noting a shell-like fracture form produced on certain minerals by a blow.
Origin of conchoidal
Related formscon·choi·dal·ly, adverbsub·con·choi·dal, adjective
First recorded in 1660–70; conchoid
Based on the Random House Unabridged Dictionary, © Random House, Inc. 2019
Examples from the Web for conchoidal
Historical Examples of conchoidal
I noticed some conchoidal hollows more than a foot in diameter.
It has a conchoidal fracture, and is without smell or taste.
Their fracture is conchoidal, with hmatitic (iron-ore pimpled) surface.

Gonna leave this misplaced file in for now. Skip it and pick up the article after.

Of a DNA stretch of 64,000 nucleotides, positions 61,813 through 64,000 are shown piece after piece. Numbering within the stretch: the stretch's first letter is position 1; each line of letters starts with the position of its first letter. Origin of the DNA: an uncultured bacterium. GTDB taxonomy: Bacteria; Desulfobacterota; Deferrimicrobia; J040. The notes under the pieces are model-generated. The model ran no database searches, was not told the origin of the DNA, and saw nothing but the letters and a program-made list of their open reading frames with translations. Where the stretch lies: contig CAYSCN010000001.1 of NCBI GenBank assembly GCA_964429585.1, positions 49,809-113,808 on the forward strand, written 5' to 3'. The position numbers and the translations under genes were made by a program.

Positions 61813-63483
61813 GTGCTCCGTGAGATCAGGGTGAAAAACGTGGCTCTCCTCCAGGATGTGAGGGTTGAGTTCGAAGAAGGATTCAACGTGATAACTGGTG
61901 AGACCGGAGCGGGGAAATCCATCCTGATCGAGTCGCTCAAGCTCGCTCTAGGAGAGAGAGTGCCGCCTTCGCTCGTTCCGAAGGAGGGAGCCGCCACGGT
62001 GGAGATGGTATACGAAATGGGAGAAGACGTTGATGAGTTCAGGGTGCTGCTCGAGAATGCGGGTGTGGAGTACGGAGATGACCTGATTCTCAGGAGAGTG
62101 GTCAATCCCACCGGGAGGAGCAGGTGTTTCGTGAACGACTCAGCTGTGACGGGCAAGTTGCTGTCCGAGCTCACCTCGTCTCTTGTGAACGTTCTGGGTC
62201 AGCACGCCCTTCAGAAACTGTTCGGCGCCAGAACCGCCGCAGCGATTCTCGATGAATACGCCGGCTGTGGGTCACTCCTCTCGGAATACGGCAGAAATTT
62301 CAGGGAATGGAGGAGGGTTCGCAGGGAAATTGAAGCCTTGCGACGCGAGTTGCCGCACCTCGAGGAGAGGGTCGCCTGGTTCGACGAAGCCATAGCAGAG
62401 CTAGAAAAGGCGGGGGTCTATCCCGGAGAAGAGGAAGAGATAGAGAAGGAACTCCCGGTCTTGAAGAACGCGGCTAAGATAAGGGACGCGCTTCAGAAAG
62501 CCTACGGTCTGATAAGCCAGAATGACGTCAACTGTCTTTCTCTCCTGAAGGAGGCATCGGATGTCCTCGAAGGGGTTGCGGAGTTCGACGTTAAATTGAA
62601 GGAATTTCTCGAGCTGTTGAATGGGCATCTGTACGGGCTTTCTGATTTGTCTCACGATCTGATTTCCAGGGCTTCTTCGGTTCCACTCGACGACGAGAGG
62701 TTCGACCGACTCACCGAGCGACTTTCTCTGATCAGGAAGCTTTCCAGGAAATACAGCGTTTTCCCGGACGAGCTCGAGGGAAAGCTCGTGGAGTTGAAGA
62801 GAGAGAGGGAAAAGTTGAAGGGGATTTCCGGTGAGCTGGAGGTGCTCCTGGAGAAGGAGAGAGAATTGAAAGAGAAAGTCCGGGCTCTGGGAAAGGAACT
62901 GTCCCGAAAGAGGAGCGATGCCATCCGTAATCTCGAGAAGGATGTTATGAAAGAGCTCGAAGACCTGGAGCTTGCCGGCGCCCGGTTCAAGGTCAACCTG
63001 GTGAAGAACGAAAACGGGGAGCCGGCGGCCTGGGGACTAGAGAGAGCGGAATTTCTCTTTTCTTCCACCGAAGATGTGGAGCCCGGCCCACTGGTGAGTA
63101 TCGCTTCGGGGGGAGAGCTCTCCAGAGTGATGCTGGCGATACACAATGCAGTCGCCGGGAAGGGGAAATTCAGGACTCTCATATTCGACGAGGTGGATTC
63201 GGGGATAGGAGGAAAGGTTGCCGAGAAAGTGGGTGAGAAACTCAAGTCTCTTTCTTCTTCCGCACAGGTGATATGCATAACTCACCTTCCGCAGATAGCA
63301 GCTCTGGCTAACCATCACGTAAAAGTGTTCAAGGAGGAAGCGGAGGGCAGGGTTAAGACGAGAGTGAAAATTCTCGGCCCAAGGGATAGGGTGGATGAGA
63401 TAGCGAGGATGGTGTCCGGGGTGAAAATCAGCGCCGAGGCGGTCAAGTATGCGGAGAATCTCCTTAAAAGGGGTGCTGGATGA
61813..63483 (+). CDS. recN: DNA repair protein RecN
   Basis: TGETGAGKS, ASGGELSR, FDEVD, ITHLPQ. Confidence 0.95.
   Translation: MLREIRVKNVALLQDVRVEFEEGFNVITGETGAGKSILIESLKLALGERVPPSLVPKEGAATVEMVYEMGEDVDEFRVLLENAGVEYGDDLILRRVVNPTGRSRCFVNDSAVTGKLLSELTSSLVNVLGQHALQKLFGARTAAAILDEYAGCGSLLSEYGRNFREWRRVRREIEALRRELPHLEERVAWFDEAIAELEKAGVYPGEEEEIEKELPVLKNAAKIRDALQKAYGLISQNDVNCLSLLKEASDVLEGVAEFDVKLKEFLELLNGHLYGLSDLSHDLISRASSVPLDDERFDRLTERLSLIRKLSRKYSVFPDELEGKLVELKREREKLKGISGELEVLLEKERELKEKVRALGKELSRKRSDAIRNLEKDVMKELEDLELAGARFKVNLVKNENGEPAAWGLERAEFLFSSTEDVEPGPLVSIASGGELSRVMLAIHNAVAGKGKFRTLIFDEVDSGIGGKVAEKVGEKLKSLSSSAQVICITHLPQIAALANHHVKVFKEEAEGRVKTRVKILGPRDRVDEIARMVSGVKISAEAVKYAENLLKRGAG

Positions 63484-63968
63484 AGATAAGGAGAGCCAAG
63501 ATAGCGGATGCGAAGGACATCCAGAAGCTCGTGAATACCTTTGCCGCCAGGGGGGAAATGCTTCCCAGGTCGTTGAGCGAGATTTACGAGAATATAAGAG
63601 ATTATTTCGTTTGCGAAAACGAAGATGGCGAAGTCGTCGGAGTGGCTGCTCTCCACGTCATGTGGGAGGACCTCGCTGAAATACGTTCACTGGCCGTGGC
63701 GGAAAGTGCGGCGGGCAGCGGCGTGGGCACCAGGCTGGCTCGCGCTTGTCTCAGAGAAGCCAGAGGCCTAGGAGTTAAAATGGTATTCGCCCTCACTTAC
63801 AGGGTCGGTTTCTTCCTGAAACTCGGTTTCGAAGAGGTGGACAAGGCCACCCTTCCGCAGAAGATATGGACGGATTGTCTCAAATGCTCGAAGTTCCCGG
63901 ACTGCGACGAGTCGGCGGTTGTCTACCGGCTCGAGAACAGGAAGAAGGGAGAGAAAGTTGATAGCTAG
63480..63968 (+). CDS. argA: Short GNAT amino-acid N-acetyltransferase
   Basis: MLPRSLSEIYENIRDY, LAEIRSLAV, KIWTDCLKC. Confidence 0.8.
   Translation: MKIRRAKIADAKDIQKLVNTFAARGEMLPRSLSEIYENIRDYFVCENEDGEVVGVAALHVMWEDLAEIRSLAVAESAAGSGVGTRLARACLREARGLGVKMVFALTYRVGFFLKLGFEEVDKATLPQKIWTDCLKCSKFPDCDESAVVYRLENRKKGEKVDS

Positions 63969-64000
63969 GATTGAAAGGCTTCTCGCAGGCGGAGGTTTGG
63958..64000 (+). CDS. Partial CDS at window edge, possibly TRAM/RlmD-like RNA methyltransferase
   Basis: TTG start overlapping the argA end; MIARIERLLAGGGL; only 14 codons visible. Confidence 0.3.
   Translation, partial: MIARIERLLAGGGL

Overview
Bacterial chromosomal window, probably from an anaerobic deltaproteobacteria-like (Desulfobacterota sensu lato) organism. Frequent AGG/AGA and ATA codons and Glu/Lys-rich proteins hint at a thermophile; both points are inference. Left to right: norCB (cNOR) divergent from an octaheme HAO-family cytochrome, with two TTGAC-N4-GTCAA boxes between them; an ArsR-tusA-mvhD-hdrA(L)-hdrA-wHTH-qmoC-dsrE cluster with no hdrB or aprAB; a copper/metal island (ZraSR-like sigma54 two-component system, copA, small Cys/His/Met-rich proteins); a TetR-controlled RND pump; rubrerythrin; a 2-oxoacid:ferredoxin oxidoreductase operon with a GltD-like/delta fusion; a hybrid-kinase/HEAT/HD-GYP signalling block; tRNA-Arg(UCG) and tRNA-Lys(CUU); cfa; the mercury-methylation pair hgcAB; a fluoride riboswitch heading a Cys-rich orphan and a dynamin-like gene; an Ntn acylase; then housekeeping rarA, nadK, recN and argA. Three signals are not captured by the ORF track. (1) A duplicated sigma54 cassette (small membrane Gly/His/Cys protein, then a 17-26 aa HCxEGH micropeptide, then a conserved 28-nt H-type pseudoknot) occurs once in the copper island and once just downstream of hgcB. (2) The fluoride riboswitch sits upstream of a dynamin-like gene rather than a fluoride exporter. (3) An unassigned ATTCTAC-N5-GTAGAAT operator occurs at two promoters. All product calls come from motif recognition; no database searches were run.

When of good quality it is too hard to be scratched by the nail, has a conchoidal fracture, and a sp.
In colour they vary from ash-grey to black, and their fracture is conchoidal.
British Dictionary definitions for conchoidal
Derived Formsconchoidally, adverb
(of the fracture of minerals and rocks) having smooth shell-shaped convex and concave surfaces
(of minerals and rocks, such as flint) having such a fracture
Collins English Dictionary - Complete & Unabridged 2012 Digital Edition
© William Collins Sons & Co. Ltd. 1979, 1986 © HarperCollins
Publishers 1998, 2000, 2003, 2005, 2006, 2007, 2009, 2012
Of or relating to a mineral or rock surface that is characterized by smooth, shell-like curves. Obsidian and quartz often have conchoidal fractures.
The American Heritage® Science Dictionary
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